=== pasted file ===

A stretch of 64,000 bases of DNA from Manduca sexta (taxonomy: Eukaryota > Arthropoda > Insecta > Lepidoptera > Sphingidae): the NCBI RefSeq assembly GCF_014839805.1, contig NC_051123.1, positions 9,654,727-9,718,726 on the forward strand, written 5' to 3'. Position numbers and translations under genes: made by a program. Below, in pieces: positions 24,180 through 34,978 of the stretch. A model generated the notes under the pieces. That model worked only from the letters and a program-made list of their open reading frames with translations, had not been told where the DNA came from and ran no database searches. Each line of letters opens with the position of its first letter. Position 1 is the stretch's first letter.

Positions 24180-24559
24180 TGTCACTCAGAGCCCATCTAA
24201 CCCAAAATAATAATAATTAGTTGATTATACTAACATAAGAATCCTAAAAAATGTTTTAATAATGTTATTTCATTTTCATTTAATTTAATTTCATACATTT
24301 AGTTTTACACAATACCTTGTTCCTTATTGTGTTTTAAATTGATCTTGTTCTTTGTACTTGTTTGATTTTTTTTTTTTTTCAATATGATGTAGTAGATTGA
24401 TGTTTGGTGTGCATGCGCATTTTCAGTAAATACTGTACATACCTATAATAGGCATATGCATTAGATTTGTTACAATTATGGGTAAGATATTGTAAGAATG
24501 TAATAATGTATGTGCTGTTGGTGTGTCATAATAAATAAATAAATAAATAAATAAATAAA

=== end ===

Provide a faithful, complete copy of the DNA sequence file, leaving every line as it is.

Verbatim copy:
A stretch of 64,000 bases of DNA from Manduca sexta (taxonomy: Eukaryota > Arthropoda > Insecta > Lepidoptera > Sphingidae): the NCBI RefSeq assembly GCF_014839805.1, contig NC_051123.1, positions 9,654,727-9,718,726 on the forward strand, written 5' to 3'. Position numbers and translations under genes: made by a program. Below, in pieces: positions 24,180 through 34,978 of the stretch. A model generated the notes under the pieces. That model worked only from the letters and a program-made list of their open reading frames with translations, had not been told where the DNA came from and ran no database searches. Each line of letters opens with the position of its first letter. Position 1 is the stretch's first letter.

Positions 24180-24559
24180 TGTCACTCAGAGCCCATCTAA
24201 CCCAAAATAATAATAATTAGTTGATTATACTAACATAAGAATCCTAAAAAATGTTTTAATAATGTTATTTCATTTTCATTTAATTTAATTTCATACATTT
24301 AGTTTTACACAATACCTTGTTCCTTATTGTGTTTTAAATTGATCTTGTTCTTTGTACTTGTTTGATTTTTTTTTTTTTTCAATATGATGTAGTAGATTGA
24401 TGTTTGGTGTGCATGCGCATTTTCAGTAAATACTGTACATACCTATAATAGGCATATGCATTAGATTTGTTACAATTATGGGTAAGATATTGTAAGAATG
24501 TAATAATGTATGTGCTGTTGGTGTGTCATAATAAATAAATAAATAAATAAATAAATAAA